Agnes then supervised the removal of items from the shop, deciding which items would be taken and which would be left behind. Agnes also told Morrone to guard Lam so that Lam could not leave or take items out of the shop. Agnes continued to make threats against Lam throughout the evening. Agnes told Lam among other things, that he was going to break Lam's legs, that he would break Lam's hand so that Lam would never be able to make stained glass again, that he should put a bullet through Lam's head, and that Lam did not deserve to see his next birthday.

One employee, Thomas Bryant, attempted to hide from Agnes certain items held by the business on consignment. Agnes confronted Bryant, threatened him, and struck him in the jaw, causing him to fall and injure his head. The New Hope police, who had been alerted that some unusual events were taking place, came twice to the shop to investigate. But Lam, while being threatened by Agnes, sent the police away both times, telling them that there was no problem.

Agnes took almost all of the property in the shop, including business records, inventory, and personal items. Prior to leaving, Agnes forced Lam to sign a document stating that he had sold all of the shop's contents to Agnes for one dollar. Agnes then threatened to break Lam's legs if Lam touched the business checkbook. He told Lam he would return the next day to put a bullet through the shop's supply of raw glass, which did not fit in the Mercedes Benz and pickup truck in which the group arrived. When Lam then tried to get some of the items back from Agnes, Agnes told Lam that he should have put a bullet in Lam's head when he had the chance.

In March 1982, Philadelphia police and FBI agents searched Agnes' apartment pursuant to a search warrant and discovered some of Crescent's business records as well as some stained-glass items. On October 18, 1982, Agnes was indicted along with Inselberg, Morrone, and Santilli. Agnes now appeals his judgment of conviction for violating the Hobbs Act, alleging several different errors by the district court.

II. Claim-of-Right Defense

A. General Claim-of-Right Defense

Defendant first alleges that the district court erred, as a matter of law, in refusing to permit the admission of any evidence demonstrating his belief that he had a lawful claim of right to the property he took from the Crescent Stained Glass shop on September 13, 1981. Defendant wished to introduce evidence supporting his contention that he was a part owner of Crescent and, as such, had a lawful right to dissolve the business and take property from it because his partner, Joseph Lam, had been embezzling money from the business. The district court did not allow the admission of such evidence, stating that any belief by defendant that he had a lawful claim of right to the property allegedly extorted is no defense to the charge of violating the Hobbs Act or conspiring to violate the Hobbs Act (see Tr. 401, 417).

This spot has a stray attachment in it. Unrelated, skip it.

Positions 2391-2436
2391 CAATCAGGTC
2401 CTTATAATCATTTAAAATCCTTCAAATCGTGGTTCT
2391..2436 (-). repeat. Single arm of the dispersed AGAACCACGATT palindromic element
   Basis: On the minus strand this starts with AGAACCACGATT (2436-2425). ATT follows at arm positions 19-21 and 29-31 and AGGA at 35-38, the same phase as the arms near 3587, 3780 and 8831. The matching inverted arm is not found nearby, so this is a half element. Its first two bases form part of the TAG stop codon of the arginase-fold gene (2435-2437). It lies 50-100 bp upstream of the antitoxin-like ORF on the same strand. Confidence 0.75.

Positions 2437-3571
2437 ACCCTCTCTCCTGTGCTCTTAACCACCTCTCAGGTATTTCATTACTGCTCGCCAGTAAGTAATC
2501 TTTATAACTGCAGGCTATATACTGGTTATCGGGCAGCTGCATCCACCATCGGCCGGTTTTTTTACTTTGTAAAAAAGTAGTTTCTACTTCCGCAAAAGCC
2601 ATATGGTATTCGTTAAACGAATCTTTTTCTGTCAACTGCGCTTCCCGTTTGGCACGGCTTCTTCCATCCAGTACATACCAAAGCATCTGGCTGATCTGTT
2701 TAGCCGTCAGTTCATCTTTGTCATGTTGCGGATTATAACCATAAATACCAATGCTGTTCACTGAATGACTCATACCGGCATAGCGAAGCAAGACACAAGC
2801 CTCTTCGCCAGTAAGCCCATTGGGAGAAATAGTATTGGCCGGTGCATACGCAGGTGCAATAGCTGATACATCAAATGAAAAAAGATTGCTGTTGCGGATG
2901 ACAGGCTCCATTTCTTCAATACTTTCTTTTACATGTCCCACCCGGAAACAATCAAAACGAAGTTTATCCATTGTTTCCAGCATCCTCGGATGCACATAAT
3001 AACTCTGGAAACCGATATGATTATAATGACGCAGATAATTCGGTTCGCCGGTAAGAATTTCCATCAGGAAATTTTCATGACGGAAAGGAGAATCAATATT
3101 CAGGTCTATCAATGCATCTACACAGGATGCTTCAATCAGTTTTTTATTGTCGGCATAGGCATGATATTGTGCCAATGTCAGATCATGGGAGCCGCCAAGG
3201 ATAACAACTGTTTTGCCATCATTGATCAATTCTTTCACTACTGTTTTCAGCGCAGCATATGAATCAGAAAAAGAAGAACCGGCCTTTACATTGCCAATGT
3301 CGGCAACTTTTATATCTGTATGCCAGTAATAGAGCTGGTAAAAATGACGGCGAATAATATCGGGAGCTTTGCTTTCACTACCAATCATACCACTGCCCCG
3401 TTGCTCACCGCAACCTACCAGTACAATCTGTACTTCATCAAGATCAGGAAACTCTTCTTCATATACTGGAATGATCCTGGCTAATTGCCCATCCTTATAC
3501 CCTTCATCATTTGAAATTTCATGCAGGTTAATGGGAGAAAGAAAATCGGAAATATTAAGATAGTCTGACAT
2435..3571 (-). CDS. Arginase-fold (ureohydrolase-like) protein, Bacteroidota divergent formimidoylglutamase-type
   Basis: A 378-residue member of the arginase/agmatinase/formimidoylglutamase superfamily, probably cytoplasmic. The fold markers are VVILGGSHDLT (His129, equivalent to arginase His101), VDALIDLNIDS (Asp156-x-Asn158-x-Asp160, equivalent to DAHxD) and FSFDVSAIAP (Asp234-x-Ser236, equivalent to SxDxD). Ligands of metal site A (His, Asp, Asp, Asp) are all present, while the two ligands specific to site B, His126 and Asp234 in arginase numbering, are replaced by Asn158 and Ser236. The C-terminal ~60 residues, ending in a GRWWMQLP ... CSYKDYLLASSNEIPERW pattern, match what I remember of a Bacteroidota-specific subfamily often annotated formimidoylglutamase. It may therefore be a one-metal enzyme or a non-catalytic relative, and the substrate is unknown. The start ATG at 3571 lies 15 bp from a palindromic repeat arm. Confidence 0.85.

Defendant was convicted of violating the extortion branch of the Hobbs Act as defined in 18 U.S.C. § 1951(b)(2). That section defines extortion as:

". . . the obtaining of property from another, with his consent, induced by wrongful use of actual or threatened force, violence, or fear, or under color of official right."

18 U.S.C. § 1951(b)(2) (1982).

Defendant argues that, in this case, his taking of property from the shop did not constitute extortion because it was not accomplished by the "wrongful" use of force, violence, or fear. He contends that the word "wrongful" serves to exclude from the purview of the statute the use of force in obtaining property to which one has a lawful claim of right. Defendant, therefore, maintains that the district court erred in refusing to permit him to assert a claim-of-right defense and in failing to properly instruct the jury on the meaning of the word "wrongful" in the statute.

Defendant preserved these claims for appeal by raising them at trial and in post-trial motions. By memorandum opinion dated February 27, 1984, the district court rejected defendant's argument that there is a general claim-of-right defense to Hobbs Act extortion. United States v. Agnes, 581 F. Supp. ...